function of WSJT-X.

The second caveat is that there was some interesting behavior (with me
using both averaging and Deep Search simultaneously) where, once WSJT-X
had "decoded"/produced a message, the "Average Decodes" window would
sometimes continue to show that decode  recurring as a new message with
new time stamps, sequence after sequence, even though I had in fact
changed frequency and there was no possibility of my continuing to
receive that message.  This is just another example of the fact that
operator attention and intervention are necessary when using the WSJT
modes, as with any other mode of operation.  I mention it here only
because the frequency of such messages requiring "operator attention"
was much greater than I was used to seeing with WSJT or earlier versions
of WSJT-X without this averaging.  An example of this issue is seen on
this screen grab: 


I had completed working EI4DQ at 1340 and I changed frequency
immediately after that (he was at 144.117).  I worked K3RWR, completing
at 1400 on 144.135 and K1JT, completing at 1409 on 144.108.  So I was
NOT receiving ON 144.117 after 1340, and there was no way any instances
of WSJT-X could receive signals from EI4DQ after 1340.  But if you look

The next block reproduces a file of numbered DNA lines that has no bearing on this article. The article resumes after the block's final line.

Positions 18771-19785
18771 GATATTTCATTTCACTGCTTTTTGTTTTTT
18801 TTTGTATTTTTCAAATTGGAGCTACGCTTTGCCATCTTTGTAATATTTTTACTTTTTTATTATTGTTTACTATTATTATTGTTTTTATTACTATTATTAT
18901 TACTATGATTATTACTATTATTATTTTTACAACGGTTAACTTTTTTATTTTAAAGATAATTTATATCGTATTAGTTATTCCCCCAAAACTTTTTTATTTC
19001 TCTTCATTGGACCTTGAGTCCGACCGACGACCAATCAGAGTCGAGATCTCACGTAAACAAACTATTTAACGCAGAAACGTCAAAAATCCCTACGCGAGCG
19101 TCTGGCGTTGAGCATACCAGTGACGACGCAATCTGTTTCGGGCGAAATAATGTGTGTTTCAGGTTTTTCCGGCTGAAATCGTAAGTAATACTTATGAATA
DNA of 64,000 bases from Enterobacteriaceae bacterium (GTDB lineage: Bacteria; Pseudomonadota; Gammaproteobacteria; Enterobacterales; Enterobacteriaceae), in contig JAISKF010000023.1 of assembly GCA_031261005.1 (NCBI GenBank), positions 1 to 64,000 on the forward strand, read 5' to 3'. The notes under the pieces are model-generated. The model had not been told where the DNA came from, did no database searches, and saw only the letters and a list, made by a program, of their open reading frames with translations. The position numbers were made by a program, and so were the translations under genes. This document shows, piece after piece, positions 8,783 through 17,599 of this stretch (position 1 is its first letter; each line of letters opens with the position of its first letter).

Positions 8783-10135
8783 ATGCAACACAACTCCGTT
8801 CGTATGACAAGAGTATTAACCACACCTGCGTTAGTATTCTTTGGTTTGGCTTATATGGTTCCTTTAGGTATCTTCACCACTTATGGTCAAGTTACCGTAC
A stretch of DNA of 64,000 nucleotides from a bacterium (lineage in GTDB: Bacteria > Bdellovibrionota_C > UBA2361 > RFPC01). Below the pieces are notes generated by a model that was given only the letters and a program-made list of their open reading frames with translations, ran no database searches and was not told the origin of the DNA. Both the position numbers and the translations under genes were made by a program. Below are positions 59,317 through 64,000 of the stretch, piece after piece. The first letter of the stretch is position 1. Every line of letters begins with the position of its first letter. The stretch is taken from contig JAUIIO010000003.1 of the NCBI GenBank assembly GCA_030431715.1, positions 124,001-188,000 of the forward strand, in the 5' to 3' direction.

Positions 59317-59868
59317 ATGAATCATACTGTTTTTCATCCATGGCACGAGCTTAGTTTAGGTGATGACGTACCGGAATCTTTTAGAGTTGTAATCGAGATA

at WSJT-X-135 you will see in the "Average Decodes" window apparent new
decodes of EI4DQ at 1342, 1345, 1348, 1353, and 1403.  And if you look
at WSJT-X-Elecraft, you will see in the "Average Decodes" window new
decodes of EI4DQ at 1342, 1344, 1348, 1353, 1357, 1400, 1402, and 1403. 
During some of these periods I was transmitting, and in none of these
periods was either my WSE Linrad receiver or my Elecraft receiver on
EI4DQ's frequency.  Some of these "decodes" of EI4DQ were during odd
periods, and I believe that during this time he was only transmitting
during even periods.  So there is no possibility that these were real
decodes.  You can see other examples of messages from other stations
appearing in the "Average Decodes" window that also occurred across a
time span during which I hopped through multiple receive frequencies,
often without transmitting, so that there is no way that these stations
would have been similarly frequency hopping following my receiver from
frequency to frequency, and no way that these messages were "real".  I
tried using "Erase" and "Clear Avg" to stop these repeating messages,
but that did not seem to stop it in every case.  I believe that the "d#"
designation for the "Average Decodes" messages in question indicates
that they are a product of deep search, and the numeral indicates the
depth of the search required to produce the message.  And I also believe
that the "f#" designation means that the FT decoder produced the
message.  But I do not know any of that for certain.  My memory is that
this phenomenon was not limited to "deep search" messages, but my